Temporary Assistance to Needy Families (TANF)
What is TANF and who can receive it? 

Temporary Assistance to Needy Families, or TANF, is a program through Colorado Works that replaced Aid to Families with Dependent Children and provides monthly cash benefits to eligible low-income families with children. In order to be eligible for TANF, kinship caregivers must provide verification of their responsibility to the child/youth in their “care and control.” Caregivers are not eligible to apply for TANF if the county department has custody of the child and is providing foster care reimbursement.

There are two ways that kinship caregivers can receive TANF: 

Child only benefits: Caregivers receive cash benefits for the child/youth in their care, but not for themselves. The county department eligibility worker does not consider the household income or assets, and the work requirements or time limits do not apply. The child remains eligible until age 18 or leaves the home. If the child receives income (like Social Security benefits from a deceased parent) it affects eligibility or the amount of a child only TANF grant. If the Social Security benefit is higher than the TANF benefit, then the child/youth is not be eligible to receive TANF. Currently the TANF grant is a minimum of $128 per child. Some counties increase the amount in their TANF plan. Child only benefits are not time limited.  

Caregiver and child benefits: The second way to receive TANF is when the caregiver applies to become part of the grant. The county department eligibility worker will consider the household income and assets to determine if the caregiver and the child/youth are eligible for TANF. The grant amount will be higher because the grant will cover both the caregiver and the child/youth. The work requirements and time limits will apply, and training opportunities may be available. Caregivers receiving this type of grant will be required to work or look for work, and the time period to receive benefits is limited to 60 months (5 years). There may be exceptions to these rules, so it may be helpful to discuss the circumstances with the eligibility worker. Under certain circumstances, families may also be eligible for supportive services and diversion grants. Each of the 64 counties in Colorado develops their own TANF plan and caregivers will need to talk with a county eligibility worker to determine what is available. If a child/youth receives SSI (Supplemental Security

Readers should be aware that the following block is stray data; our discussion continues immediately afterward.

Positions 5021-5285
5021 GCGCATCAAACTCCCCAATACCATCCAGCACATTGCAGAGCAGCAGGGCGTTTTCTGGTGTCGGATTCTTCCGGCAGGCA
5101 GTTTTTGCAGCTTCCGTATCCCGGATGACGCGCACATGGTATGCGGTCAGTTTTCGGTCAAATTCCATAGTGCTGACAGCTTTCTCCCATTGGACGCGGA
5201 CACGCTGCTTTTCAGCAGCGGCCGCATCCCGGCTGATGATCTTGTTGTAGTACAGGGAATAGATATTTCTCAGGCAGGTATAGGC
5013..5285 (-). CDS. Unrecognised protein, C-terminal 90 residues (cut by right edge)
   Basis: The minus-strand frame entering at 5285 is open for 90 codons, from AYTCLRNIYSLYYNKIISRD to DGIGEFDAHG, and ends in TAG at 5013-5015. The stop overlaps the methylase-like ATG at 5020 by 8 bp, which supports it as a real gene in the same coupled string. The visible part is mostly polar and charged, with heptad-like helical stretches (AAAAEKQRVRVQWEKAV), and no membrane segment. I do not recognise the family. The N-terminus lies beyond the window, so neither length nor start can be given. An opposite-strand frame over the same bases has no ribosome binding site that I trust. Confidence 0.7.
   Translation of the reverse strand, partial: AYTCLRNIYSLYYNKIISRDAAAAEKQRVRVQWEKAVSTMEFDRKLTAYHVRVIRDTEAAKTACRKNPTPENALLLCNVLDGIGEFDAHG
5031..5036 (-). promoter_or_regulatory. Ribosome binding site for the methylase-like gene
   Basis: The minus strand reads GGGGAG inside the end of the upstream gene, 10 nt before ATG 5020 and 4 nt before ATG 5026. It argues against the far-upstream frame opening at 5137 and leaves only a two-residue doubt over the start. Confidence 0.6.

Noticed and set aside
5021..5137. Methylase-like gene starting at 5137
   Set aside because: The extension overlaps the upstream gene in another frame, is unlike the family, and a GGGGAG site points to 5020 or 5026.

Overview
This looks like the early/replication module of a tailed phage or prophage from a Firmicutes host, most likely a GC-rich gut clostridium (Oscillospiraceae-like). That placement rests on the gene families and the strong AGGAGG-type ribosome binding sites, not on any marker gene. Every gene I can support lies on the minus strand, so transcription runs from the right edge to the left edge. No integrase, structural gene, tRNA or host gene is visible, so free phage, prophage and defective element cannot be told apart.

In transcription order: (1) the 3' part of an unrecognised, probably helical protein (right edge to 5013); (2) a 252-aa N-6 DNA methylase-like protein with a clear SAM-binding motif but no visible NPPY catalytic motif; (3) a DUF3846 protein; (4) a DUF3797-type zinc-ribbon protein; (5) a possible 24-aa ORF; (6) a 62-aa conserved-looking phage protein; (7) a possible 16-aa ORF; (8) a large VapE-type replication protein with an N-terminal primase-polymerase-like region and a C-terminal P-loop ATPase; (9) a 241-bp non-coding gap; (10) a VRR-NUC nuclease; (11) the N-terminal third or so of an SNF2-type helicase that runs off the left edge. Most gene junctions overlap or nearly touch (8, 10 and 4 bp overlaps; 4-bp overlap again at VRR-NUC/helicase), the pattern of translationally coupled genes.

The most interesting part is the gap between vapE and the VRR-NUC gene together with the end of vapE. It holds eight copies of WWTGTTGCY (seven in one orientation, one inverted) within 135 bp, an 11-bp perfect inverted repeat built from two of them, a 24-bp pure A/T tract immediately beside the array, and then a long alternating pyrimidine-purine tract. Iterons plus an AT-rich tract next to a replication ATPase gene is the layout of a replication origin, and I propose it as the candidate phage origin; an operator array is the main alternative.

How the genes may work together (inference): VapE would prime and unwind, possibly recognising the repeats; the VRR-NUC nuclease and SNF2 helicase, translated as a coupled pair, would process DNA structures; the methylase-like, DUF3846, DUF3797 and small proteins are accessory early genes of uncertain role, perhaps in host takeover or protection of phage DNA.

Income) because of a mental or physical disability, the child is not included in the family’s TANF grant. Here is an example. A child, named Bill, has cerebral palsy and meets the income guidelines so that he is eligible for SSI.  He is eligible for Medicaid because of his disability. If Bill is in kinship care with other siblings, he is not included in the TANF grant for his siblings.

Besides the income and resources criteria, are there other conditions to receive TANF?

Yes. A child/youth must have been immunized and verification of the immunization record must be provided. Verification can be obtained from medical records, the child/youth’s doctor, or the health department where the immunizations were administered.  In order for youth 16 to 18 years of age to receive TANF benefits, they must attend school full-time or be in an approved training program, which can be confirmed by the county eligibility worker. Caregivers must cooperate with their county’s Child Support Enforcement Unit efforts to locate both parents of the child/youth receiving TANF benefits. The Child Support Enforcement Unit’s attorney will petition the court to order the parents to pay child support to the state to reimburse TANF. Advise the county eligibility worker if there is good cause not to contact the parents, such as abuse and domestic violence issues that would put the caregiver or the child/youth at risk.

Where do I apply for TANF?

You can apply at your county department or online using the Program Eligibility Application Kit (PEAK) portal. If applying at the county department, appointments are not needed to get an application. When getting the application, ask about scheduling an appointment with an eligibility worker who will be assigned to assist with the application process. Caregivers may also ask if there is someone available to help complete the application if help is needed. If applying online, applications are accepted at https://peak.state.co.us/selfservice. The timeframe for scheduling an appointment varies. Obtain the eligibility worker’s name and the office phone number in case there are questions or an appointment must be changed. It is important to apply as soon as possible because eligibility for TANF and other benefits begins the date the application was submitted. Caregivers need to apply in their county of residence. Sometimes when the department places a child with a relative, it is confusing to know where to apply. For example, Sasha lived in Jefferson County with her mother until Sasha was removed from her mother’s home and placed with her grandmother in Denver County. Her grandmother needs TANF child only benefits to help support Sasha’s care. Sasha’s grandmother must apply for TANF benefits in Denver County because that is where the caregiver lives. Please see additional resources at the end of the guide for a listing of all county TANF locations and phone numbers.